Sends Mongo Change Streams Over SocketIO

Create a NodeJS app that streams Mongo data changes over web sockets.


Introduction

This is a full tutorial on creating a NodeJS app that listens for changes in a Mongo database and streams those changes to clients who connect to the app through a SocketIO web socket. The tutorial will also include the setup on the client side and the Mongo configuraiton.

Using this setup, the Mongo database will be the "Source of Truth" and users can get live updates on any changes.

For the full working example, reference this repo: MongoChangeStreamSockets

What This Tutorial Covers

What This Tutorial Covers
  1. Installing & Configuring Mongo For Change Streams
  2. Creating A NodeJS App With SocketIO & Mongo Driver
  3. Configuring A Back End For Basic Mongo Updates
  4. Configuring Client Side SocketIO

What You Need For This Tutorial

What You Need For This Tutorial

Docker


Mongo Set Up

Mongo requires either a replica set or a sharded cluster in order to enable change streams. We'll be using a replica set. The following file is the Docker Compose configuration for a mongo replica set along with the builds and deployments for the back and front ends.

Btw, on Kubernetes you would deploy a Mongo replica set using a headless service and a stateful set. Unfortunately, Docker doesn't have those concepts, so we'll have to define each Mongo replica as a separate Docker service.

Some important things to note:

Also notice that we added a script to the 1st Mongo instance. That script configures our replica set for us. It's important to note that Mongo will only run this script the first time it is launched. If you're Mongo instances already exist, you'll have to connect to your Mongo shell and run the script from there.

SocketIO Web Sockets

We'll set up our sockets server here. First we need to connect to the Mongo replica set and set up the SocketIO server. This is done in the database() and sockets() functions. Once they resolve, we set up our change streams in watchChangeStreams(). In that function, we connect to whatever databases we want to listen to and then listen to changes in that database with the watch() function.

The real key to all of this is that we store a UUID on every document. Then we create socket rooms for those UUIDs. That way, when a client joins that UUID room, it will only get updates for documents that match that UUID. While the room is the UUID, the event being ommitted is the collection name. You'll see how this is important when we discuss the front end.

Below are general events we use for joining rooms, leaving rooms, and just a check event for testing.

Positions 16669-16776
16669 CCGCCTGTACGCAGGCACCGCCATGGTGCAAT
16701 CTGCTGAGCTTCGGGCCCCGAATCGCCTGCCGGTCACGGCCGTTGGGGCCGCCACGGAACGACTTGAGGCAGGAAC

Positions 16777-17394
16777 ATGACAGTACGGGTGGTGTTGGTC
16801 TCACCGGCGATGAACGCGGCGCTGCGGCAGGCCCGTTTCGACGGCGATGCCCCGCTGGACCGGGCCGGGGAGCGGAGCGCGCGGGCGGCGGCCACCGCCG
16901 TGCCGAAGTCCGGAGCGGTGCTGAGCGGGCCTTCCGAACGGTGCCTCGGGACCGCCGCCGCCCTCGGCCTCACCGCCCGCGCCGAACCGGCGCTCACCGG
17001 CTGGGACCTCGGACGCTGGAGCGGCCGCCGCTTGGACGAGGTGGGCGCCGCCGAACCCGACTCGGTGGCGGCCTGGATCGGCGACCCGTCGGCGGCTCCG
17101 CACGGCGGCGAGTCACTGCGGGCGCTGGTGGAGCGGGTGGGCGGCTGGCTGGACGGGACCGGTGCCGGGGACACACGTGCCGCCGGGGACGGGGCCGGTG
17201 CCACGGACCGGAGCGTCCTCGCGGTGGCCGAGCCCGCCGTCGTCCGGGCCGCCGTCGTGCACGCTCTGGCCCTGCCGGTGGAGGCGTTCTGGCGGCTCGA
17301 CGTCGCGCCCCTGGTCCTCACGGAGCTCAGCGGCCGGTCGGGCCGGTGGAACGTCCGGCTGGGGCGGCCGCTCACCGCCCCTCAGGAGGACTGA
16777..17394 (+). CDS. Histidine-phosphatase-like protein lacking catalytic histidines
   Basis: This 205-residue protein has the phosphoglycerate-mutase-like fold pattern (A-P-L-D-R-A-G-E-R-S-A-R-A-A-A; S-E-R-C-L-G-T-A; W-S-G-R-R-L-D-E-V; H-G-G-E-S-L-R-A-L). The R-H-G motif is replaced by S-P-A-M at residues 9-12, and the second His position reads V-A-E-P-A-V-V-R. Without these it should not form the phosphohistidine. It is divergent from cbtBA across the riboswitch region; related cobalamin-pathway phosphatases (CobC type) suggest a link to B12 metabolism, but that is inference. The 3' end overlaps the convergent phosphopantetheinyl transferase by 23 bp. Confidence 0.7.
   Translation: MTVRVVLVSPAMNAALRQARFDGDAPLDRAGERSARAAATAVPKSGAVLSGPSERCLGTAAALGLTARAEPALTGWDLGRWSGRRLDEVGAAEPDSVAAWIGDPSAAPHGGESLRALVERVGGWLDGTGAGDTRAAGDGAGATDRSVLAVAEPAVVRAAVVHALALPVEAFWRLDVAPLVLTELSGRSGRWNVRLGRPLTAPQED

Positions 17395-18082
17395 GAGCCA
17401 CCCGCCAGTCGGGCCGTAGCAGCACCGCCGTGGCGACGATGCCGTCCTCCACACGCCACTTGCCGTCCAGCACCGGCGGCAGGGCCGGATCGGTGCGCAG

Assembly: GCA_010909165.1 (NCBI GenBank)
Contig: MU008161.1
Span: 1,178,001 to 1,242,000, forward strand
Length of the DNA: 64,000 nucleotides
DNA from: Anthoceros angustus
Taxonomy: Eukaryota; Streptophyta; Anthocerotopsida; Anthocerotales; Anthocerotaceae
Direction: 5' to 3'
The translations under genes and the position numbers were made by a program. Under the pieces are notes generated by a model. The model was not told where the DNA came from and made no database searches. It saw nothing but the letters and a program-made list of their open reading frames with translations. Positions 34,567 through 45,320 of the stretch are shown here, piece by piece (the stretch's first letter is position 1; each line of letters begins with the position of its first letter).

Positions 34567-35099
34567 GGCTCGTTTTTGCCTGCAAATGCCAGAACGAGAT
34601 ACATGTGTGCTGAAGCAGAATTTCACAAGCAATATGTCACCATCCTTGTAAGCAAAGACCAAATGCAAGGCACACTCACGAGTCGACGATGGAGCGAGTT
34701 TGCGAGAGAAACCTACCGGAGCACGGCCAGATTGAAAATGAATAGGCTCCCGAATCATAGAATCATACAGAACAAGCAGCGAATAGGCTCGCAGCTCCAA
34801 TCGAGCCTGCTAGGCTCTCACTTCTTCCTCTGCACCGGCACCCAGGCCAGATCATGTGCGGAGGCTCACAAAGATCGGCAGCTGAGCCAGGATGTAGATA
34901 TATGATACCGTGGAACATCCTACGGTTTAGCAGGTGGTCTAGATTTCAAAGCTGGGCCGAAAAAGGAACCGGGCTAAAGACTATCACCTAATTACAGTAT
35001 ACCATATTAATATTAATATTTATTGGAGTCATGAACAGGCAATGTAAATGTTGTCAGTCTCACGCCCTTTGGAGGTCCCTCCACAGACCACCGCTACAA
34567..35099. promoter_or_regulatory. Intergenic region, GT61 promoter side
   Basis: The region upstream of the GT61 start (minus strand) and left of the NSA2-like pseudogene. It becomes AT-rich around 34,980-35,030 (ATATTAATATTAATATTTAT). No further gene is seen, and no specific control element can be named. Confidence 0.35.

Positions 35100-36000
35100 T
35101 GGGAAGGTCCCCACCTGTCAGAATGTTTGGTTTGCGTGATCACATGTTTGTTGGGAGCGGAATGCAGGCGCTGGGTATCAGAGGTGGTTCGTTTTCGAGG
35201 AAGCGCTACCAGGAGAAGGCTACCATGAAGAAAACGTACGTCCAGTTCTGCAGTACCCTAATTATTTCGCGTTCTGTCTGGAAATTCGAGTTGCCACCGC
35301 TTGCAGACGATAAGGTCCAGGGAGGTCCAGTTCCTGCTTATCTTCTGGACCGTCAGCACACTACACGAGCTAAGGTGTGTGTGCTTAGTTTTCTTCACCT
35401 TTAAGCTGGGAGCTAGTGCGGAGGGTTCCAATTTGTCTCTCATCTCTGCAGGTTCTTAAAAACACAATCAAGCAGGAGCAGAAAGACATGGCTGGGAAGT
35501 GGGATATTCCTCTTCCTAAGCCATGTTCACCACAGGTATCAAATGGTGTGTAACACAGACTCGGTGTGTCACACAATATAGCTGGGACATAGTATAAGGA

Mongo Back End

To test all this out, we need a back end for updating data in Mongo. Below is a very simple ExpressJS app that has one route for updating documents in a collection called "test". A key thing to notice is that we're adding Mongo Binary UUIDs to all documents. You could really use anything, but binary UUIDs are very efficient. Although not used in this tutorial, it's highly recommended that you create an index on the UUID.

The Front End

On the front end, we have two simple functions. The first, connect(), connects to the SocketIO server and joins a room based on the UUID provided. The second, update(), updates or inserts a document with the provided UUID and arbitrary data. If you do not provide a UUID, a random one will be generated on the back end.

If you are connected to the UUID room of the document you just updated, you should see the updates printed below on the HTML page. The first time you create the document, you'll see the _id key. On updates, you won't because that key was not updated, hence, you only see updated fields.

Dunners!

Overall I think it's a fairly easy to grasp though there are a lot of moving pieces and gotchas when figuring this out. One final important note is that if you want to use this kind of architecture in production, you'll need to add authentication/authorization for who can listen to which UUIDs. That's too much extra stuff to go over in this tutorial, but when I implemented it at my company, the general gist was to store an httpOnly Oauth token with the client and then use that to ping an Oauth back end service for auth information on the user. Good luck!